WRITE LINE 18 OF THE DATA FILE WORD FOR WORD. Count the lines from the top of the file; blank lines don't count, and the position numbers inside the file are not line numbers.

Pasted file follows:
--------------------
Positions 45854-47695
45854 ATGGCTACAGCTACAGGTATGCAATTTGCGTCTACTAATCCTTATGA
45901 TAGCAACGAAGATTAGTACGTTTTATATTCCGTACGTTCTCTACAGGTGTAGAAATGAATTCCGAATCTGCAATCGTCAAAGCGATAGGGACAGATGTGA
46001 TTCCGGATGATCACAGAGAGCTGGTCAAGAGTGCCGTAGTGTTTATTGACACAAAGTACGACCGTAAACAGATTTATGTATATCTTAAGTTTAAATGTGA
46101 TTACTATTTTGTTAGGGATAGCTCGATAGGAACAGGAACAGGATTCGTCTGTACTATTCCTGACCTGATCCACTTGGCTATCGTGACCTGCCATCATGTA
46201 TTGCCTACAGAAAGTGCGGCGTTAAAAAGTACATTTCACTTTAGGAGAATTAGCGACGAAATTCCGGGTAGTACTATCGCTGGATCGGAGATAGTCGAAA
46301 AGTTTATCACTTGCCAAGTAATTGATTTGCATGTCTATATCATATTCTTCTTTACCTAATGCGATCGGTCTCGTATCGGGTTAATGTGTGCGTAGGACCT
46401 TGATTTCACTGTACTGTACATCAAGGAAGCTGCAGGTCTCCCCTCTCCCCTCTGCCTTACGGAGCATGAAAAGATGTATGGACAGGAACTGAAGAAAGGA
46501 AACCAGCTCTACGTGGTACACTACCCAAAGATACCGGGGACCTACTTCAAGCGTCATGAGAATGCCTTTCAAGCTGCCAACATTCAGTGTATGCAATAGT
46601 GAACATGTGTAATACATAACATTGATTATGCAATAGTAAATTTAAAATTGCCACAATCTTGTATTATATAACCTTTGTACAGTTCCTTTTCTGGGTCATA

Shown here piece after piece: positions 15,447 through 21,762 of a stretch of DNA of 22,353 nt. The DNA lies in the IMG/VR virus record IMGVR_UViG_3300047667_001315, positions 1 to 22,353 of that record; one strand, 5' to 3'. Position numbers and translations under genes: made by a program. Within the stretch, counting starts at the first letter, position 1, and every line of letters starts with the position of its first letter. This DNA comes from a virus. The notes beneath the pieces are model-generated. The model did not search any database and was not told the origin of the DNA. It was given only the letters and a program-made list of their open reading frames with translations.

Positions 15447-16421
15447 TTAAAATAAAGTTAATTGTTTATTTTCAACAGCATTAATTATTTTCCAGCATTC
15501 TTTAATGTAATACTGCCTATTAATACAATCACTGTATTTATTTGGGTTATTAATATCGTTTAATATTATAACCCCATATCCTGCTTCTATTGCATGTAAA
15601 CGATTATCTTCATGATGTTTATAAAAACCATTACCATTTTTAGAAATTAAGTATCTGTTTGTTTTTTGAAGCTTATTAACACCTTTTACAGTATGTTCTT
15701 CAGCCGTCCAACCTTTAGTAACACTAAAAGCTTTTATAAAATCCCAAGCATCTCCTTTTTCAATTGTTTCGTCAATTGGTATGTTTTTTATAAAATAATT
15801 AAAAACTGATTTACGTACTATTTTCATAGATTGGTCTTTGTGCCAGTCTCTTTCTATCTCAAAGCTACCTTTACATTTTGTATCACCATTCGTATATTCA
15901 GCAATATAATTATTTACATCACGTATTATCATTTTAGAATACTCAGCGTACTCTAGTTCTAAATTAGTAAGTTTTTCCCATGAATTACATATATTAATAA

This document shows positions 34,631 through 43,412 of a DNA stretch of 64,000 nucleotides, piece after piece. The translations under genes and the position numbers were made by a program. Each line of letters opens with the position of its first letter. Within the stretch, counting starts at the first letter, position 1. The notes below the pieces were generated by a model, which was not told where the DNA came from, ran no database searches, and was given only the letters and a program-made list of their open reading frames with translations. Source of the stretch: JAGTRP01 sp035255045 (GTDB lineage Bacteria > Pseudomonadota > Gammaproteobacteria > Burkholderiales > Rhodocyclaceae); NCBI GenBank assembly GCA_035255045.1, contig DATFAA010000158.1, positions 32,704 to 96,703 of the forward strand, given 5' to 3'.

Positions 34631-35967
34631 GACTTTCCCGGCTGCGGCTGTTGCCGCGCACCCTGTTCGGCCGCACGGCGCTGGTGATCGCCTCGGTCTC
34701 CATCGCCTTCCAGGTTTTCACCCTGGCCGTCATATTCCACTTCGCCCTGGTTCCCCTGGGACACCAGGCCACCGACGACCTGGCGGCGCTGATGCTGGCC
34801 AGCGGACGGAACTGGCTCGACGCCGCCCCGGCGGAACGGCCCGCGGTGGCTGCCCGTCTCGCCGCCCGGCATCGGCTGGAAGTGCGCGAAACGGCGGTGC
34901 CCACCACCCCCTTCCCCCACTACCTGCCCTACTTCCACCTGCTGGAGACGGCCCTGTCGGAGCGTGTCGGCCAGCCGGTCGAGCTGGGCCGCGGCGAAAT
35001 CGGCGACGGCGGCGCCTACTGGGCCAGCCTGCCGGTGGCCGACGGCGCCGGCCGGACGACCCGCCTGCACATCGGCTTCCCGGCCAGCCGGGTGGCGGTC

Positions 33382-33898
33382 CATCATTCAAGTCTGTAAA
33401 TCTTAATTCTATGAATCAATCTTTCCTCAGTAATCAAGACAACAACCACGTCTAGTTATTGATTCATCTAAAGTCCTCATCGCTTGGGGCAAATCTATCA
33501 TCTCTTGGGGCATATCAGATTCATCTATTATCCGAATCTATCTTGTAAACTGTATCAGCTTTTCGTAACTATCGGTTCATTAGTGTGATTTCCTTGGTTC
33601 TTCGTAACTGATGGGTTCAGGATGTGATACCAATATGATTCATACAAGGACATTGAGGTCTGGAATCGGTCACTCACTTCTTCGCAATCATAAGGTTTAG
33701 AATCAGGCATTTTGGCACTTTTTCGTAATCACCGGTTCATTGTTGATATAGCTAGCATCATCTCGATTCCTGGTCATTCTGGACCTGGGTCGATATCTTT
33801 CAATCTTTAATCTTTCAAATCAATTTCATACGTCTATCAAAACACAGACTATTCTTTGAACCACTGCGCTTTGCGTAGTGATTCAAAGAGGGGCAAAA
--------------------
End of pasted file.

15901 GCAATATAATTATTTACATCACGTATTATCATTTTAGAATACTCAGCGTACTCTAGTTCTAAATTAGTAAGTTTTTCCCATGAATTACATATATTAATAA